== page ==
Armchair Audies: Lit-Fiction and Classics

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The Armchair Audies is an annual, unofficial event in which audiobook fans each pick a category from the APA Audies Finalists announcement, and listen to each of the 4-6 titles nominated. After listening, and reviewing each of the contenders, the listener(s) pick(s) the winner for his/her selected category. This year, I listened to the finalists in the Classics & Literary Fiction category along with The Sleepless Reader. You can click on the titles for each of the audiobooks listed below to check out my full reviews (with the exception of ‘Til the Well Runs Dry.) At the end of the list, is “My Pick” 🙂

The five finalists in the Classics and Literary Fiction category year are:

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The Fishermen (by Chigozie Obioma; narrated by Chukwudi Iwuji; published by Hachette Audio )
+ Excellent Story of pride, loyalty, extreme and graphic violence, superstition, vengeance, and ideas of redemption. Don’t let the premise of “four boys who decide to go fishing one day” lull you into thinking this is some sleepy, exotic tale; or a navel-gazing lit-fic piece.
+ Excellent Narration: The narrator is Nigerian and reads the text with native cadences, bringing the  various characters to life; and reads the textual cues (so when the author writes that a word is stressed a certain way, the narrator actually takes it as direction instead of blowing it off.)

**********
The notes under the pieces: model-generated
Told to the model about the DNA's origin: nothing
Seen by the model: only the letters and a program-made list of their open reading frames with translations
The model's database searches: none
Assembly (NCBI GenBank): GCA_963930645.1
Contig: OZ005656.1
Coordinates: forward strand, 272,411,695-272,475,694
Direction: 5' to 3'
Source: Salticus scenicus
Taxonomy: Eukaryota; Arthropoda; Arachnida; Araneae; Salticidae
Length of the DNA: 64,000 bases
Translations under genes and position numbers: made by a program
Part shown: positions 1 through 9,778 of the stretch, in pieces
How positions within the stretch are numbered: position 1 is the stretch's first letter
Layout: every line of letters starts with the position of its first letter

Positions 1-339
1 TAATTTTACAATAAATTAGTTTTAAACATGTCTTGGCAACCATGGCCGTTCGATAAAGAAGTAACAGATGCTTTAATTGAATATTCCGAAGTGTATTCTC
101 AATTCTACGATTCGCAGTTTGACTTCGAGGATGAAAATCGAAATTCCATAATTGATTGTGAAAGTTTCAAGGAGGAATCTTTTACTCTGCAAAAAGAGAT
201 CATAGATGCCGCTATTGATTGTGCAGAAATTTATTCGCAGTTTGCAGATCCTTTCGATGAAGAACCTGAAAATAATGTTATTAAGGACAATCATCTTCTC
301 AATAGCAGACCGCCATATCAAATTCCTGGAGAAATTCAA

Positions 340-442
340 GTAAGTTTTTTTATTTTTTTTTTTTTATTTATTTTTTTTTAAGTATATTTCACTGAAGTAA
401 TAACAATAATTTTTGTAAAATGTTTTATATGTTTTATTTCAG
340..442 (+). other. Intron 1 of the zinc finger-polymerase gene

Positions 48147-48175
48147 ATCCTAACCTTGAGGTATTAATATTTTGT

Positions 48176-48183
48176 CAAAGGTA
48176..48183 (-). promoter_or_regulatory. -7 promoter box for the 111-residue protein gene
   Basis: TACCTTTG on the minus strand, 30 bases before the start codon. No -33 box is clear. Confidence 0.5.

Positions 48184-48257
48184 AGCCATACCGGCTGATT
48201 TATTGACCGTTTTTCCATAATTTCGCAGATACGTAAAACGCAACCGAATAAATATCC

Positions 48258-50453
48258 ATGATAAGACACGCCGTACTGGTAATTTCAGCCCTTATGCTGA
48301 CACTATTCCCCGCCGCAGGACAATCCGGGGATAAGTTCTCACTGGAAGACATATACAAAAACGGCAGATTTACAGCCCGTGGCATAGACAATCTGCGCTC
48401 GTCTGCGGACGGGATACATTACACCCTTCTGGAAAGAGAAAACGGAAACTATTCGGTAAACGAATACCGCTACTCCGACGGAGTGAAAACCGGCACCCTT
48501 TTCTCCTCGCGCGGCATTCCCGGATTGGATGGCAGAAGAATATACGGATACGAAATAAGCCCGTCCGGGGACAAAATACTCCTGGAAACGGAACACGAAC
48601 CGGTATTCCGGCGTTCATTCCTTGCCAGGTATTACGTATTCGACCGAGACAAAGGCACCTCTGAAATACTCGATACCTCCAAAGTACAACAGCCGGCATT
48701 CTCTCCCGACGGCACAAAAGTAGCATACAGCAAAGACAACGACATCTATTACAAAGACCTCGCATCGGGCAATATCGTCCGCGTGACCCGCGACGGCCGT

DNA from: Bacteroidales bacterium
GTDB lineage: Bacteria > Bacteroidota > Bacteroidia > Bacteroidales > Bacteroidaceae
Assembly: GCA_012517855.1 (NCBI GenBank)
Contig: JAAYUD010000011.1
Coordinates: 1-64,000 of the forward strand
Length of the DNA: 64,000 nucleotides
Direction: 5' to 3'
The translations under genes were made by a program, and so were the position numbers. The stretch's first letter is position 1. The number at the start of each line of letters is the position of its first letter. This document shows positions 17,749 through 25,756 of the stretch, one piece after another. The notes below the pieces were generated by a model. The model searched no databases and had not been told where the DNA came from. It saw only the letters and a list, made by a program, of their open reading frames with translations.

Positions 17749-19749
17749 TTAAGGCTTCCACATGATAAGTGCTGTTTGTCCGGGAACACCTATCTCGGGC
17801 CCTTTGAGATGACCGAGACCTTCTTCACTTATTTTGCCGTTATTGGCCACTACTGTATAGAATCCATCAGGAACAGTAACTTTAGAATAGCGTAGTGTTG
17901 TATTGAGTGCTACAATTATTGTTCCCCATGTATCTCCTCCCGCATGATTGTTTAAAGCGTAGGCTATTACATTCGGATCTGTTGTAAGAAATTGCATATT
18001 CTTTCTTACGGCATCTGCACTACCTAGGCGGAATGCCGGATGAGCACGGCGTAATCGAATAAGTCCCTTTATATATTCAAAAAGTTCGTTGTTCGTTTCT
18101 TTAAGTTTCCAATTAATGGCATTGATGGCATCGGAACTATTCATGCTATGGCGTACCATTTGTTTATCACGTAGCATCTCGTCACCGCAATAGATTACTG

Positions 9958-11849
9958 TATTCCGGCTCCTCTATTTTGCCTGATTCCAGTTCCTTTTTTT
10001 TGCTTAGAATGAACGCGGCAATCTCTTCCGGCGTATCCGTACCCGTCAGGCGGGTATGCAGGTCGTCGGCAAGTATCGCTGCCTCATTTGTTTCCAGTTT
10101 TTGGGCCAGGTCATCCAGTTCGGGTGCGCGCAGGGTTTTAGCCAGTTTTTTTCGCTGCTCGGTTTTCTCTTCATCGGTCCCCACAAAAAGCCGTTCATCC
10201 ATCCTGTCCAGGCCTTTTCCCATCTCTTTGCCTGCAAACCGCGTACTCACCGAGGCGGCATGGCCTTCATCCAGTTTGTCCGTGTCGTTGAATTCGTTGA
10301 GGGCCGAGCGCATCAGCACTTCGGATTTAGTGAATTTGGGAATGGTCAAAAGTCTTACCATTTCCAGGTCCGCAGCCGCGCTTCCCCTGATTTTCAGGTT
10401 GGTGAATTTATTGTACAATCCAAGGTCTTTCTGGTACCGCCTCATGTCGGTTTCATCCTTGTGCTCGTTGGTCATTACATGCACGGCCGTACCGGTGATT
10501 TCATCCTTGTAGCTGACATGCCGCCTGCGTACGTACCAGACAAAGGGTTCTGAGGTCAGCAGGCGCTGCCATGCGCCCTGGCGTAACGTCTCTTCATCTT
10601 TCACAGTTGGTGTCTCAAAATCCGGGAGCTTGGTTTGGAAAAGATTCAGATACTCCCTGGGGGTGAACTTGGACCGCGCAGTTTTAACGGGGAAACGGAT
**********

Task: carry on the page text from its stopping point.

+ Excellent Production Values, meaning no discernible issues that I could detect.

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Kidnapped (by Robert Louis Stevenson; narrated by Kieron Elliott; published by Recorded Books)
+ Classic Tale of swashbuckling heroism, clever ruses, and breath taking scenes of danger!
+ Decent Narration – Native Scotsman reads carefully, preserving the special (nautical), archaic, and idiomatic language of the novel
Perhaps the narration could have been a wee bit faster in delivery. The pace was rather slow, counter to the tempos in the story
+ Excellent Production Values, meaning no discernible issues that I could detect
+ Bonus: The narrator looks like a young Sean Connery. Not really a consideration when evaluating the audiobook; but it certainly doesn’t hurt!

Little Big Man S
Little Big Man (by Thomas Berger, narrated by Scott Sowers, cameo by David Aaron Baker; with an essay by Larry McMurty narrated by Henry Strozier;  published by Recorded Books)
+ Well Researched American Classic serving as a satire of America’s Old West
+ Essay at the end of the story works as a nice summary of the books’s approach
+ Narrators nail their respective characters or roles
Production Values were terrible: On Sowers’ section, there were page turns, mouth noises, booth noises, at least one repeating sentence, a couple sections out of order, and overall it didn’t sound as clean as the parts narrated by David Aaron Baker or Henry Strozier.

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Sweetland (by Michael Crummey; narrated by John Lee; published by HighBridge Audio/Recorded Books